- Long-Term: Based on the foundation established by the short-term approach, the long-term COC gap mitigation activities will support fusion center efforts to fully achieve and maintain the COCs and P/CRCL protections.
- From September 2010 through December 2010, DHS, in coordination with interagency partners, focused its support on the activities identified in the Short-Term Strategy, including the development and delivery of guidebooks containing templates and best practices, sponsoring workshops and training, and facilitating subject matter expert (SME) support and peer-to-peer mentoring.
- These activities provided fusion centers with the skills, tools, and resources to develop and implement their plans, policies, and SOPs, enabling the effective execution of the fusion process in situations involving time-sensitive and emerging threat information.
COC Gap Mitigation Process
- Beginning in January 2011, DHS launched an effort to evaluate both the results of the short-term COC gap mitigation efforts and the effectiveness of federal resources provided to assist fusion centers in building their capabilities in the COCs and P/CRCL protections.
- Based on the results of this evaluation, fusion centers made progress from September 2010 to December 2010 in building their capabilities and addressing gaps identified during the BCA.
- Fusion centers reported significant progress in defining their business processes through the development of final, approved plans, policies, and/or standard operating procedures for each of the four COCs.
- The greatest increase in capabilities during the short-term COC gap mitigation efforts were related to COC 2: Analyze, and P/CRCL protections.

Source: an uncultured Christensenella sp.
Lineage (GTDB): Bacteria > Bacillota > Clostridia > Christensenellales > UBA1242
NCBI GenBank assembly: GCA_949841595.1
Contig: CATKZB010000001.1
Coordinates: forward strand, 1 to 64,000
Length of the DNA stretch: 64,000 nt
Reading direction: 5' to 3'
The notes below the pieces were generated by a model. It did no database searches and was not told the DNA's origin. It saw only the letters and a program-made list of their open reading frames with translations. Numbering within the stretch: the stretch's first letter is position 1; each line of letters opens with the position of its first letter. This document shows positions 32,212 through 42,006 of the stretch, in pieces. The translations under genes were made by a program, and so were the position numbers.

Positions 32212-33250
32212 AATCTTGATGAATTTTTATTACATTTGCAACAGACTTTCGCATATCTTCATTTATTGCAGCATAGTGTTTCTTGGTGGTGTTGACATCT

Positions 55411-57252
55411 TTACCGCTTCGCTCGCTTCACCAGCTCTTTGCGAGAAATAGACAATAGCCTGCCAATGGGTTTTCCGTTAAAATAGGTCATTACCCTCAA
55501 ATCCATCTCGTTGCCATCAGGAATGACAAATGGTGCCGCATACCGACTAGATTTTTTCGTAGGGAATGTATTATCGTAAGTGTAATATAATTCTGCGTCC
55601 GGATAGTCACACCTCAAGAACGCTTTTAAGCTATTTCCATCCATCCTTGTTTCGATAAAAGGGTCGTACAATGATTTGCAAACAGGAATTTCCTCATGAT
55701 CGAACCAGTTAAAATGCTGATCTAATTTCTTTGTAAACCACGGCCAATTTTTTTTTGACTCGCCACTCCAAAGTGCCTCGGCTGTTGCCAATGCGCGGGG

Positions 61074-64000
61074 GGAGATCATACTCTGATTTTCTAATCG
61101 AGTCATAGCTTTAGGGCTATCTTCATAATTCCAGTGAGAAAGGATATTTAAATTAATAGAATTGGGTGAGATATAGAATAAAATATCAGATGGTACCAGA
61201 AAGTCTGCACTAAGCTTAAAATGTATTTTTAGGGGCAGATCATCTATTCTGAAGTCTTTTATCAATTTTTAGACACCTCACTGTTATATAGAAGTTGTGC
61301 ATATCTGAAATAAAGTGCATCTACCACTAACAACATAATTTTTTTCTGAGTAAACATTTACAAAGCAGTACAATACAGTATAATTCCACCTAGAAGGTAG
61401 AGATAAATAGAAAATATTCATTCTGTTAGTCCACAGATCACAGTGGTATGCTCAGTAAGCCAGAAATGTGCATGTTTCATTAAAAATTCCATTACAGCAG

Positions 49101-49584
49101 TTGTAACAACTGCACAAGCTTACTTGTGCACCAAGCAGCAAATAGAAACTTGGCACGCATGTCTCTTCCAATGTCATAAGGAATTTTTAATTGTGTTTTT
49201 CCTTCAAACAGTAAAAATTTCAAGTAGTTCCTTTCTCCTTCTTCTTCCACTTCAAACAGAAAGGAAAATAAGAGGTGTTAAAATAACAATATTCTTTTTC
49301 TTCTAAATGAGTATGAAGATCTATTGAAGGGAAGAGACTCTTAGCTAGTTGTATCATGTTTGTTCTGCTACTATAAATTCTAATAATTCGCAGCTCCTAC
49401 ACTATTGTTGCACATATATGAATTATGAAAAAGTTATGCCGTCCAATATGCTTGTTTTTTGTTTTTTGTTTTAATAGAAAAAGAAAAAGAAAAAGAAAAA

- Fusion centers overwhelmingly responded that they were provided a clear understanding of the intent and expected timeframe associated with the Short-Term Strategy and that they were provided with adequate guidance to meet the short-term gap mitigation objectives.
- A majority of fusion centers also strongly agreed or agreed that they were provided with adequate resources (e.g., training, SME assistance, guidance materials, etc.) to meet the short-term gap mitigation objectives.
The Path Ahead
- Fusion centers continue to build their capabilities in the COCs and P/CRCL protections. Assisting with the achievement and maintenance of fusion center capabilities is a shared responsibility of federal and SLTT governments. Looking forward, DHS will continue to partner with fusion centers, state and local governments, and federal partners to assist fusion centers in enhancing their capabilities in a manner that not only increases the efficacy and efficiency of individual fusion centers, but also supports an integrated National Network.
- Applying the lessons learned from the 2010 BCA, DHS will partner with federal departments and agencies to institute a repeatable assessment process to evaluate fusion center progress, identify capability gaps in the National Network, and highlight opportunities for federal support to enhance and maintain the National Network.
- DHS will also assess the utility and applicability of the short-term gap mitigation efforts to inform the development and implementation of a broader fusion center performance management framework.
- The goal of the broader framework is to move beyond evaluating short-term progress and to conduct regular, periodic evaluations of Network-wide performance focusing not only on the COCs but also the broader capabilities outlined in the Baseline Capabilities for State and Major Urban Area Fusion Centers.
- These efforts will standardize performance measures in accordance with a recent Government Accountability Office (GAO) recommendation to measure and demonstrate the value and impact of the National Network.
Last Published Date: January 2, 2014